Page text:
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Date:   Sat, 2 Nov 2019 09:47:15 +1100
From:   Dave Chinner <>
To:     Ira Weiny <>
Cc:     Boaz Harrosh <>,,
        Alexander Viro <>,
        "Darrick J. Wong" <>,
        Dan Williams <>,
        Christoph Hellwig <>,
        "Theodore Y. Ts'o" <>, Jan Kara <>,,,
Subject: Re: [PATCH 0/5] Enable per-file/directory DAX operations

On Thu, Oct 31, 2019 at 09:17:58AM -0700, Ira Weiny wrote:
> On Mon, Oct 28, 2019 at 09:10:39AM +1100, Dave Chinner wrote:
> > On Fri, Oct 25, 2019 at 01:49:26PM -0700, Ira Weiny wrote:
> [snip]
> > 
> > > Currently this works if I remount the fs or if I use <procfs>/drop_caches like
> > > Boaz mentioned.
> > 
> > drop_caches frees all the dentries that don't have an active
> > references before it iterates over inodes, thereby dropping the
> > cached reference(s) to the inode that pins it in memory before it
> > iterates the inode LRU.
> > 
> > > Isn't there a way to get xfs to do that on it's own?
> > 
> > Not reliably. Killing all the dentries doesn't guarantee the inode
> > will be reclaimed immediately. The ioctl() itself requires an open
> > file reference to the inode, and there's no telling how many other
> > references there are to the inode that the filesystem a) can't find,
> > and b) even if it can find them, it is illegal to release them.
> > 
> > IOWs, if you are relying on being able to force eviction of inode
> > from the cache for correct operation of a user controlled flag, then
> > it's just not going to work.
> Agree, I see the difficulty of forcing the effective flag to change in this
> path.  However, the only thing I am relying on is that the ioctl will change
> the physical flag.
> IOW I am proposing that the semantic be that changing the physical flag does
> _not_ immediately change the effective flag.  With that clarified up front the
> user can adjust accordingly.

Which makes it useless from an admin perspective. i.e. to change the
way the application uses DAX now, admins are going to have to end up
rebooting the machine to guarantee that the kernel has picked up the
change in the on-disk flag.

> After thinking about this more I think there is a strong use case to be able to
> change the physical flag on a non-zero length file.  That use case is to be
> able to restore files from backups.

Why does that matter? Backup programs need to set the flag before
the data is written into the destination file, just like they do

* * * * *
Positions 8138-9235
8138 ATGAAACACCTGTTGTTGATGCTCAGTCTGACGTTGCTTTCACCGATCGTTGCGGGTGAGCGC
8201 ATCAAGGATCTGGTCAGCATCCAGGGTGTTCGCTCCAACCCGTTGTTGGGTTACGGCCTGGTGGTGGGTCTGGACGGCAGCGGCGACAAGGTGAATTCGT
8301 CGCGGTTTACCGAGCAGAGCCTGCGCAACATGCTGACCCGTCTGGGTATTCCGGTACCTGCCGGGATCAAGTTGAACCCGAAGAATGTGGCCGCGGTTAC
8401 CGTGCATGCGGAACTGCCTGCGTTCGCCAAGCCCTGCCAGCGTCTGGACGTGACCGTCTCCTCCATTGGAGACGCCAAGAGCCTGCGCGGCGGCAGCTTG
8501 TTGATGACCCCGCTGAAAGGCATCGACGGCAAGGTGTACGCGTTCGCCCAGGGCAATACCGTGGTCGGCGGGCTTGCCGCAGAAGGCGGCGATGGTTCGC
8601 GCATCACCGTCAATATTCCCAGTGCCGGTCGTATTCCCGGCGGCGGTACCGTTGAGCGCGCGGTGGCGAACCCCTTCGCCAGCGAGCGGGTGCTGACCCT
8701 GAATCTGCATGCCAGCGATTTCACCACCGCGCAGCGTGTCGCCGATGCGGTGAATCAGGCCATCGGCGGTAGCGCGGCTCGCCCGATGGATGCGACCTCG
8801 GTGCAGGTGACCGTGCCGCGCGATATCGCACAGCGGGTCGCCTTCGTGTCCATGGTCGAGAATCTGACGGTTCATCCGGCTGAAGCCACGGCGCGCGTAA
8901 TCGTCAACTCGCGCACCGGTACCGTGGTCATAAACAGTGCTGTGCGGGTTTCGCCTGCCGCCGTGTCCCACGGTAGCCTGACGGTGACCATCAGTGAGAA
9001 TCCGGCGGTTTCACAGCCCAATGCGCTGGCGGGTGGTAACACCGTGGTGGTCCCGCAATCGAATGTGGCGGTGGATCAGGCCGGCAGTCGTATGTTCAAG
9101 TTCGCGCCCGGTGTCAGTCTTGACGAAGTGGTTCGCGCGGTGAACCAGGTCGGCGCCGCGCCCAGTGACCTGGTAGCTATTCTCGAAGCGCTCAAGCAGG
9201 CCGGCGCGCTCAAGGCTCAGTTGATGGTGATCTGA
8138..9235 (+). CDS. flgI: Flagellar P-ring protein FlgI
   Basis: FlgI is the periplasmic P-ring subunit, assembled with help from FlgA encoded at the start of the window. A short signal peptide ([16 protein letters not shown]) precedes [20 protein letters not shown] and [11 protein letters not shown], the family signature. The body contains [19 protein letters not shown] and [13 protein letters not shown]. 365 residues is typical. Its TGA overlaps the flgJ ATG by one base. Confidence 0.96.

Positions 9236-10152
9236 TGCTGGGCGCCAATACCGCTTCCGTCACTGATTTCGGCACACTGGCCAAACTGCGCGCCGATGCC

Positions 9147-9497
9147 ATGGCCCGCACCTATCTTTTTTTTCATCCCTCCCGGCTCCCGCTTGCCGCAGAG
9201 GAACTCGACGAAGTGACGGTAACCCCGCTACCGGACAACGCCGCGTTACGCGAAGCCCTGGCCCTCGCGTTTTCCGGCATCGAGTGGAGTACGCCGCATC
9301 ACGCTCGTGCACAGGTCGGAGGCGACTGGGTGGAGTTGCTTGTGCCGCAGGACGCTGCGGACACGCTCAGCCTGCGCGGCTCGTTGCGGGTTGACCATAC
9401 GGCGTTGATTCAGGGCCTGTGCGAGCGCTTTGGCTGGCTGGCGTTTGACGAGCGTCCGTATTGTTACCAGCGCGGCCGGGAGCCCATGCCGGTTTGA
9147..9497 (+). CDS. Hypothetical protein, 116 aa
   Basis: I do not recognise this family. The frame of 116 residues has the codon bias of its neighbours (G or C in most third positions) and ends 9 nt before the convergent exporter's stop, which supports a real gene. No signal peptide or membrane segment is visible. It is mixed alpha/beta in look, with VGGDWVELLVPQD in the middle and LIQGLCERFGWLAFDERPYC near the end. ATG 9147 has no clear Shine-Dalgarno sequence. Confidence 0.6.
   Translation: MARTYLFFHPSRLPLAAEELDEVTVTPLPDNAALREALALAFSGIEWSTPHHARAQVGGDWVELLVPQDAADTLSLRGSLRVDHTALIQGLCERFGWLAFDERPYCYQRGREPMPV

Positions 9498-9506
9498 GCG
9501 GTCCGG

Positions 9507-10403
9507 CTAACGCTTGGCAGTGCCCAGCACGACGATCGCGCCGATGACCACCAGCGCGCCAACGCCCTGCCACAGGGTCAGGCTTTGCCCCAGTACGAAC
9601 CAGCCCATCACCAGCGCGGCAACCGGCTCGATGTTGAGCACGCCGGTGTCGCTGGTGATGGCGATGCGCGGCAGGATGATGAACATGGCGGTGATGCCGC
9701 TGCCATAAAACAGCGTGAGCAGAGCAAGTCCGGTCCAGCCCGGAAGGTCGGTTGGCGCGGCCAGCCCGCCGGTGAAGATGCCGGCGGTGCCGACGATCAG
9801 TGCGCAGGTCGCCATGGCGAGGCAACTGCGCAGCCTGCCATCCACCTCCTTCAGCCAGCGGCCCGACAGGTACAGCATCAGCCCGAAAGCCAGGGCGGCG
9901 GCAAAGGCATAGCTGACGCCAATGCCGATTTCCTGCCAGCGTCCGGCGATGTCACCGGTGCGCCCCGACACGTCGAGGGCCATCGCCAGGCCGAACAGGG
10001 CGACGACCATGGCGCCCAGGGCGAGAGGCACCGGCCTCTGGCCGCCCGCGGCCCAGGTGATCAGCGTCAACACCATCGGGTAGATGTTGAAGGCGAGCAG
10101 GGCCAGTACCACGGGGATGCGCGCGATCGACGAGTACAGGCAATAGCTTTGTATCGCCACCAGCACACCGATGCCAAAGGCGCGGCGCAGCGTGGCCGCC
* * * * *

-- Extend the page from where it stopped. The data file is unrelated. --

with restoring other flags that influence data placement like the RT
device bit and extent size hints...

Basically, all these issues you keep trying to work around go away
if we can come up with a way of swapping the aops vector safely.
That's the problem we need to solve, anything else results in
largely unacceptible user visible admin warts.

> I propose the user has no direct control over this event and it is mainly used
> to restore files from backups which is mainly an admin operation where a
> remount is a reasonable thing to do.

As soon as users understand that they flag can be changed, they are
going to want to do that and they are going to want it to work

> Users direct control of the effective flag is through inheritance.  The user
> needs to create the file in a DAX enable dir and they get effective operation
> right away.

Until they realise the application is slow or broken because it is
using DAX, and they want to turn DAX off for that application. Then
they have *no control*. You cannot have it both ways - being able to
turn something on but not turn it off is not "effective operation"
or user friendly.

> If in the future we can determine a safe way to trigger the a_ops change we can
> add that to the semantic as an alternative for users.

No, the flag does not get turned on until we've solved the problems
that resulted in us turning it off. We've gone over this mutliple
times, and nobody has solved the issues that need solving - everyone
seems to just hack around the issues rather than solving it
properly. If we thought taking some kind of shortcut full of
compromises and gotchas was the right solution, we would have never
turned the flag off in the first place.


Dave Chinner

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